Hans Christian Ørsted was a Danish chemist and physicist. He was the first person to discover that electric currents can be used to create magnetic fields. His discovery was the first relationship found between magnetism and electricity. Oersted, the unit of the auxiliary magnetic field H, is named in his honor.
Nobel Prize-winning Danish nuclear physicist Aage Bohr is best remembered for his work related to the geometry of atomic nuclei. Son of Nobel laureate physicist Niels Bohr, Aage had started his career as an assistant to his father and working on the development of the atomic bomb.
Lene Hau is a Danish physicist and educator currently serving as the Mallinckrodt Professor of Physics and Applied Physics at Harvard University. She has done major research into novel interactions between ultracold atoms and nanoscopic-scale systems. She also often speaks at international conferences. She is a recipient of the George Ledlie Prize and the Richtmyer Memorial Award.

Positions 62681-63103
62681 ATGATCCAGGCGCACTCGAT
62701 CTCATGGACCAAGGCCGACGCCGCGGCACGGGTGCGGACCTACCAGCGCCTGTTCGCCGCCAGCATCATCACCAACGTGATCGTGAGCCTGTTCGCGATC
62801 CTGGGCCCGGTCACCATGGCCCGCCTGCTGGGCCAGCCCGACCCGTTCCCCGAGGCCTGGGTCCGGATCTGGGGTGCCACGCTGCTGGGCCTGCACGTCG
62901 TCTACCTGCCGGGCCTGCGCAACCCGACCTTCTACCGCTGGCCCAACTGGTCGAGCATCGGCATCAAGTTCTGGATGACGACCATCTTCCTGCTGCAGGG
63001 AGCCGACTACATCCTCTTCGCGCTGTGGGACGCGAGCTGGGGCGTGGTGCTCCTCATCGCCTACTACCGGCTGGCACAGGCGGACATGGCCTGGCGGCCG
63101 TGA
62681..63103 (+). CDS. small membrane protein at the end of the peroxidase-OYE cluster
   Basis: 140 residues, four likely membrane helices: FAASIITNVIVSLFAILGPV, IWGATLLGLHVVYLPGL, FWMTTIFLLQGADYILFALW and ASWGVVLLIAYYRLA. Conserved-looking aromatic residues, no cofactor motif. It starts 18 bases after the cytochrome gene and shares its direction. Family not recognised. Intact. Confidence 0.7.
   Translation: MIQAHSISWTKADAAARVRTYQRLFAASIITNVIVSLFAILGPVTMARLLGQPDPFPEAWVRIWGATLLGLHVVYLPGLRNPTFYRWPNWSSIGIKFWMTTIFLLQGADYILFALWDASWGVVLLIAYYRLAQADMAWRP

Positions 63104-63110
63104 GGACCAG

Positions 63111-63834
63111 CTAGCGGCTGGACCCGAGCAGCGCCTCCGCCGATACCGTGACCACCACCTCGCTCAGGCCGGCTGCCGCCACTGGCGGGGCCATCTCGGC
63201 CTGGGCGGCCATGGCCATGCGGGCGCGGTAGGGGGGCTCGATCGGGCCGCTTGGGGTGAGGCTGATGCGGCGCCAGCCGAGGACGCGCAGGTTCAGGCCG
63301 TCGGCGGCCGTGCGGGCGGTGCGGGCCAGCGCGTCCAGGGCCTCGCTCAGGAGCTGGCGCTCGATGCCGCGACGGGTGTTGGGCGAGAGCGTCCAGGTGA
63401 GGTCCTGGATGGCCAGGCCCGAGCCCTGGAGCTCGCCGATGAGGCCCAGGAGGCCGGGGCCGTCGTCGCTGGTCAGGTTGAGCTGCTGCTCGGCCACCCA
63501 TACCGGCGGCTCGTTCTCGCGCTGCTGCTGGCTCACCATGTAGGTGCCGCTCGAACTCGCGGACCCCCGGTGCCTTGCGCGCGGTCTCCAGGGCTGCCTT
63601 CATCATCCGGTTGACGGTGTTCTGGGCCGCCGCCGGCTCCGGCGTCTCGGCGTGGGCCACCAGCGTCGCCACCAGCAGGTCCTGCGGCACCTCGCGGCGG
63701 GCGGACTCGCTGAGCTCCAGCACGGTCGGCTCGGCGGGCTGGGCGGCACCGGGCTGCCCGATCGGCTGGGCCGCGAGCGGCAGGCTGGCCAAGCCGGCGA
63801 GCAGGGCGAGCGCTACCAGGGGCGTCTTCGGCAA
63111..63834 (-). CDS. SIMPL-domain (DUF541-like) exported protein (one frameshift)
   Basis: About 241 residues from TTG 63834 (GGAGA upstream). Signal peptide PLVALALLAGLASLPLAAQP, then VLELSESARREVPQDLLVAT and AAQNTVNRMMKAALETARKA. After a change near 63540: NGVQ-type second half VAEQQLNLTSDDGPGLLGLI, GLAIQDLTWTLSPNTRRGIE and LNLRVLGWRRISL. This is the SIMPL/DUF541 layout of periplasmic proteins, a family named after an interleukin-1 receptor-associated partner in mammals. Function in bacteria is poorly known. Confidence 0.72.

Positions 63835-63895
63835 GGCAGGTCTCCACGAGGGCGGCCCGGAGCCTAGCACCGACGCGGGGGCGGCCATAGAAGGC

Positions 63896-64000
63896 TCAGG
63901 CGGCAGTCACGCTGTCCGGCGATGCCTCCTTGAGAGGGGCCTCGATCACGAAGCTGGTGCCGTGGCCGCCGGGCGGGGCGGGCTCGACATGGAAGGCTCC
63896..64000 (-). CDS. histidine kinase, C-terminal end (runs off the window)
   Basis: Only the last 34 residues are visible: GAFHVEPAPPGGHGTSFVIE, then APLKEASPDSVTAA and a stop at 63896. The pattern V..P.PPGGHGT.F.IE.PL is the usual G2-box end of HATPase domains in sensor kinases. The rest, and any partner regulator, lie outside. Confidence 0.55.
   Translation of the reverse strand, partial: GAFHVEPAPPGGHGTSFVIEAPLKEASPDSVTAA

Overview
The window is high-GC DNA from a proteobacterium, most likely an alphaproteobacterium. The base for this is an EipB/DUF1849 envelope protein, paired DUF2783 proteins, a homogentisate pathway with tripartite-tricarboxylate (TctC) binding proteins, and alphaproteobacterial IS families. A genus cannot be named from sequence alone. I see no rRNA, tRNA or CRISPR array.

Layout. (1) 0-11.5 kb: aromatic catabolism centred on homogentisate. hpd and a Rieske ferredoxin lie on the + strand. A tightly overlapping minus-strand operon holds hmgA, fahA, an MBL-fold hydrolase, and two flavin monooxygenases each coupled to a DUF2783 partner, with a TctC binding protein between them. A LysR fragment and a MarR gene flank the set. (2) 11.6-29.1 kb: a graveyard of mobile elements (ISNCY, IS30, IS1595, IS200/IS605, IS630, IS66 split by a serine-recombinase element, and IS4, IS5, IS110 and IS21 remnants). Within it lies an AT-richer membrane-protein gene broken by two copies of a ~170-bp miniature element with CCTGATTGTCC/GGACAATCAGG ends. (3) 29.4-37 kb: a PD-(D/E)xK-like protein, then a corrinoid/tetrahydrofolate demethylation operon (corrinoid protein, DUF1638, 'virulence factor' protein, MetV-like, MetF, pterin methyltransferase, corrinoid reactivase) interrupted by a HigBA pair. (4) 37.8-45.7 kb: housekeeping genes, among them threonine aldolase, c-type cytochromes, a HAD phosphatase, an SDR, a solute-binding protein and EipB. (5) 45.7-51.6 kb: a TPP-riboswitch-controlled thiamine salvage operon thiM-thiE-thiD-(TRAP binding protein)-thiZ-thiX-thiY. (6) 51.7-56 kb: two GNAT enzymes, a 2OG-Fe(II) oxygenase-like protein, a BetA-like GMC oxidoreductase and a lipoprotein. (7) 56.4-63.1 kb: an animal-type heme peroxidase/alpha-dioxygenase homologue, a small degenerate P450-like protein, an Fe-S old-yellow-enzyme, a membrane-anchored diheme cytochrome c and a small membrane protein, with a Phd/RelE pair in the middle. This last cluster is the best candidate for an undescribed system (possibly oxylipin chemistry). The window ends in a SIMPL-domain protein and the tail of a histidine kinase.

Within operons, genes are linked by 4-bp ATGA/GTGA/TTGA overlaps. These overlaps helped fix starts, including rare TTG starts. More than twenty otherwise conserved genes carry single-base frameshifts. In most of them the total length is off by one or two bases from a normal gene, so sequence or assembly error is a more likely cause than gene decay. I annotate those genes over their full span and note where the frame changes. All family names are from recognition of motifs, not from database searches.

Nobel Prize-winning Danish-American physicist Ben Roy Mottelson is best known for his research on asymmetrical shapes of atomic nuclei. A Harvard alumnus, he later taught at the Nordic Institute for Theoretical Nuclear Physics in Copenhagen. He has been named to the American Philosophical Society, too, among other honorary organizations.
Rasmus Bartholin was a Danish grammarian and physician. He is best remembered for his discovery of the double refraction of a ray of light by Iceland spar. Rasmus Bartholin is also remembered for his association with the University of Copenhagen where he served as a professor of Geometry and Medicine.